The Friday Five: Booking It into the Weekend

Sorry I've been a little scarce online this week. I was racing to finish this book because it was due back today (not renewable--it was on loan from another branch, and there was another patron waiting for it; I wasn't going to abuse my work privileges and override the renewal block). BTW, the book was pretty good. Even had some laugh-out-loud moments about both campus life and the perspective of a lapsed Quaker on an evangelical college. Even though I'm not an evangelical, the university did remind me a lot of the conservative college I went to for my first two years as an undergrad. With even more rules. Also, I think I got an idea of what my church might look like to someone almost completely outside of it. And that we actually could get along.

Work demands also had me all over the place this week. Spent one day at the middle school doing booktalks for half the seventh graders. I sound like a freak when I say that it feels sooooo good to be in school. I can't explain it. It really does.

The seventh graders weren't quite as engaged an audience as their sixth grade compatriots were. Both experiences were very revealing, though. So I offer you the five things I learned about sixth and seventh graders from doing booktalks:

1. They do judge books by their covers, but it's not always the flashy covers that get their attention. For example, the sixth graders often asked me to talk about this book--that's an uprooted tree flying across the cover.

2. Along the same lines, it's really hard to predict which kids will ask about which books. I was a little surprised when a seventh grade boy in the back row asked me about not one but two very obviously chick-y books. (Then again, maybe he thought the girls on the covers were hot. . .)

3. Some kids will groan when you mention one of Sarahk's favorite books.

4. Others, however, will come up to you afterwards for a copy of our list of books and series related to that very "sucky" topic.

5. Sharks and Bigfoot just might win a few of them over to the Nonfiction side.

And there's more--I get to booktalk to the other half of the seventh grade on Monday. I'm taking a nonfiction book on Amelia Earhart, because she is a major character in an upcoming movie--curious to see if anyone picks up on that.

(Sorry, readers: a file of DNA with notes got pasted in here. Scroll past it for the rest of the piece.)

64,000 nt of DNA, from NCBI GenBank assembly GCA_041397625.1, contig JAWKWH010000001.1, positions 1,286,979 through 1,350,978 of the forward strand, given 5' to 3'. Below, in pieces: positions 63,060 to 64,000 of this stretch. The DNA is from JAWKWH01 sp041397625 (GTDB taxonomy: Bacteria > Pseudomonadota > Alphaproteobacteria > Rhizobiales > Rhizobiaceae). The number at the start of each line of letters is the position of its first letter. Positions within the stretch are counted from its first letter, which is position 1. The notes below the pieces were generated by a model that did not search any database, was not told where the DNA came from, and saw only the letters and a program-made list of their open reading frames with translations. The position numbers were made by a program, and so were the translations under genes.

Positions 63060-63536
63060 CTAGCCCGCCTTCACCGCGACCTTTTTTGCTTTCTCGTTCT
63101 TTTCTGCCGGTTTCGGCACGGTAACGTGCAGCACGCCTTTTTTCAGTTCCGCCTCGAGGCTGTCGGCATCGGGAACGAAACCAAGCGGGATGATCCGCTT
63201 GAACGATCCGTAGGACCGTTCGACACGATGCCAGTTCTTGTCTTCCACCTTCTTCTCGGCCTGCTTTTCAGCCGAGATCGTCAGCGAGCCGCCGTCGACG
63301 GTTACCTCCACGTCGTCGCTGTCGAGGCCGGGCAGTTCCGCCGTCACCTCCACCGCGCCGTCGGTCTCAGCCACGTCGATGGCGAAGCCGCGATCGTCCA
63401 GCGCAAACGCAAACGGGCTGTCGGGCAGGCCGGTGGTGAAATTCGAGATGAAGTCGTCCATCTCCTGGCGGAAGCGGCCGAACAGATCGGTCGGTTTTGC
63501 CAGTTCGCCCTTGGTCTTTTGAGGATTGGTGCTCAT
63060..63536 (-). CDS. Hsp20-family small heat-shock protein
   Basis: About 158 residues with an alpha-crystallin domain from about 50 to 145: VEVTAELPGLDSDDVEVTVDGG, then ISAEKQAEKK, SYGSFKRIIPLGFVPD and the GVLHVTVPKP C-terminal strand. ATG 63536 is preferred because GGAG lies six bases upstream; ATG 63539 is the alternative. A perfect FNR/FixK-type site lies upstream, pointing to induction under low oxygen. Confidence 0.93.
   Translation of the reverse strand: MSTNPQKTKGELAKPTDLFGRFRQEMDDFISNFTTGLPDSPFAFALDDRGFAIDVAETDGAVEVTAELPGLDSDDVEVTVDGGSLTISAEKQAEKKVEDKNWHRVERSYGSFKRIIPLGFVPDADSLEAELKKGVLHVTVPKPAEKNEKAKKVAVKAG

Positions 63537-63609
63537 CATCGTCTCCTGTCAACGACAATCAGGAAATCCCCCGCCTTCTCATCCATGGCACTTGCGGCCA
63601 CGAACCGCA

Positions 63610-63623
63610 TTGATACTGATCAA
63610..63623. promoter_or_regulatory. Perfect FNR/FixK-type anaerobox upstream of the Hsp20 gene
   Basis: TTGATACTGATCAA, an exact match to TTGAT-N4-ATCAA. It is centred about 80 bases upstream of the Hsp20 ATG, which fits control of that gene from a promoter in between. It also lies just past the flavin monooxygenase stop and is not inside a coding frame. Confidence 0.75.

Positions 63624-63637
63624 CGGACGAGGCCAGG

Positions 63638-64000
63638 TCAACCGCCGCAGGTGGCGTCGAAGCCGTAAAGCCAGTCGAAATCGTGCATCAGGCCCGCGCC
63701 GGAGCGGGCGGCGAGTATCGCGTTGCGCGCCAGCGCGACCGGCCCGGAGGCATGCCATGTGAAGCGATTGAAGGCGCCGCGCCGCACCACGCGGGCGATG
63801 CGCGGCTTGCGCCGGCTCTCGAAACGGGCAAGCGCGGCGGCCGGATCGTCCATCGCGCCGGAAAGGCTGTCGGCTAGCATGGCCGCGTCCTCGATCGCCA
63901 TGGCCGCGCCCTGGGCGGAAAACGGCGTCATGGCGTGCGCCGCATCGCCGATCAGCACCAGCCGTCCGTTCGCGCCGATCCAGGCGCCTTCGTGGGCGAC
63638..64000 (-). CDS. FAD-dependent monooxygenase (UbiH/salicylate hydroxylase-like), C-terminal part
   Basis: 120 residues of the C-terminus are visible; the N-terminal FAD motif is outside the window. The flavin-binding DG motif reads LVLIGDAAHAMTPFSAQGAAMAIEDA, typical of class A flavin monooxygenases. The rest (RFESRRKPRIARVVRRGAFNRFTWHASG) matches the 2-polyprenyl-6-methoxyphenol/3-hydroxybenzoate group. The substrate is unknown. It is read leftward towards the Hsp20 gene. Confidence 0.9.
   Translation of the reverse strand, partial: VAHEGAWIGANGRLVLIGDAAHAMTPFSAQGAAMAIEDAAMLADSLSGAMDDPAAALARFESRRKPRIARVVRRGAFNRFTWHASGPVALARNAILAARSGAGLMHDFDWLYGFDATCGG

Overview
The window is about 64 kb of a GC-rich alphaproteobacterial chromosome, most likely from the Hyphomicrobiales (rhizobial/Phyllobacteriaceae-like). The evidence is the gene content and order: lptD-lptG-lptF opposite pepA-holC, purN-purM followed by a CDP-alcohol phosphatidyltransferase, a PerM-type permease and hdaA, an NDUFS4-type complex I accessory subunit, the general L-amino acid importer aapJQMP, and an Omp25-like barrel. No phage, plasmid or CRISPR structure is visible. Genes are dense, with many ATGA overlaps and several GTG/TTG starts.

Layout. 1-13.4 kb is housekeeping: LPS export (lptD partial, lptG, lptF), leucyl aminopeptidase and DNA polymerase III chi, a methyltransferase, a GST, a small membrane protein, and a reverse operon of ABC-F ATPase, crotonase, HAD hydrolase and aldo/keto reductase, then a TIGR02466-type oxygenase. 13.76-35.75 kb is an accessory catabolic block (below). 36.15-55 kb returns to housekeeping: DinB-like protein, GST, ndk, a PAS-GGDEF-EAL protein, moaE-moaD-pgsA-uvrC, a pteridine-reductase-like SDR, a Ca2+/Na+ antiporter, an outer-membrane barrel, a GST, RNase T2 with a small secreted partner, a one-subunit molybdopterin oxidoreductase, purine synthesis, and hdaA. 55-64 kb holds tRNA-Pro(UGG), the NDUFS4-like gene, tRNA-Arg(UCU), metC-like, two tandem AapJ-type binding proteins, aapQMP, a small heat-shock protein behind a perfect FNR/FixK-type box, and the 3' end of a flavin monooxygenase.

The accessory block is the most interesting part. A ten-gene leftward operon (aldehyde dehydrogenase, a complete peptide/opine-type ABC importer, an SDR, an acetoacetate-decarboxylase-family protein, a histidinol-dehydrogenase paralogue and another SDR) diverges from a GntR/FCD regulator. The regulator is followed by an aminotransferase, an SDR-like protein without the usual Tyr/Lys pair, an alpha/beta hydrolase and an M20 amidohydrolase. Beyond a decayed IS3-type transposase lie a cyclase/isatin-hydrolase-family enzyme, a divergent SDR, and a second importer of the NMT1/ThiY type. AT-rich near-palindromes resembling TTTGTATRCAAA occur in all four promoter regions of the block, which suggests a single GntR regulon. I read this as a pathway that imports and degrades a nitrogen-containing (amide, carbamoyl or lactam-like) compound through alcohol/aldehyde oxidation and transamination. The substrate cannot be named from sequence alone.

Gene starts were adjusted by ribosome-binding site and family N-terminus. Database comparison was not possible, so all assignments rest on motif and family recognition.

Have a nice weekend! And hey, if you're reading anything good, pass it along in the comments if you want.


Cullen said…
My only time to read recently has been on Tuesday and Thursday nights when I take my middle child to gymnastics. So, it's taking me FOREVER to get through a book. I'm working on Inkspell right now and I'm almost finished. We own Inkheart and Inkspell and I decided to start reading them after taking my oldest to see the movie. The first book isn't very good, but Inkspell is a wonderful junior fantasy book.
Kate P said…
Cullen, I haven't gotten into the Inkheart series myself but had mixed feelings about the movie adaptation based on what little I knew.
Is audio an option for you? Either CD's or podcasts? There's also a new format called a "Playaway" that's like an mp3 player with a book on it--you just plug in your ear buds. We started building a collection of those at my library (juvenile/YA/adult) and are getting a good response.
Cullen said…
The movie was more enjoyable than the book and it wasn't that great either. A decent DVD popcorn rental, about all. But, like I said, the series really comes into its own in the second book. It's just unfortunate that you have to read the first to understand the second.

I usually enjoy audio books, but my commute is so short that it wouldn't be worth it. My kids really it. We've done long trips and put on audio books.
Lindsay said…
Do you mind my asking where you did your undergrad? I gather that you went to a conservative Christian school and transferred, but I was curious as to where you transferred from and to.
Kate P said…
Lindsay--I'll e-mail you about it. :)

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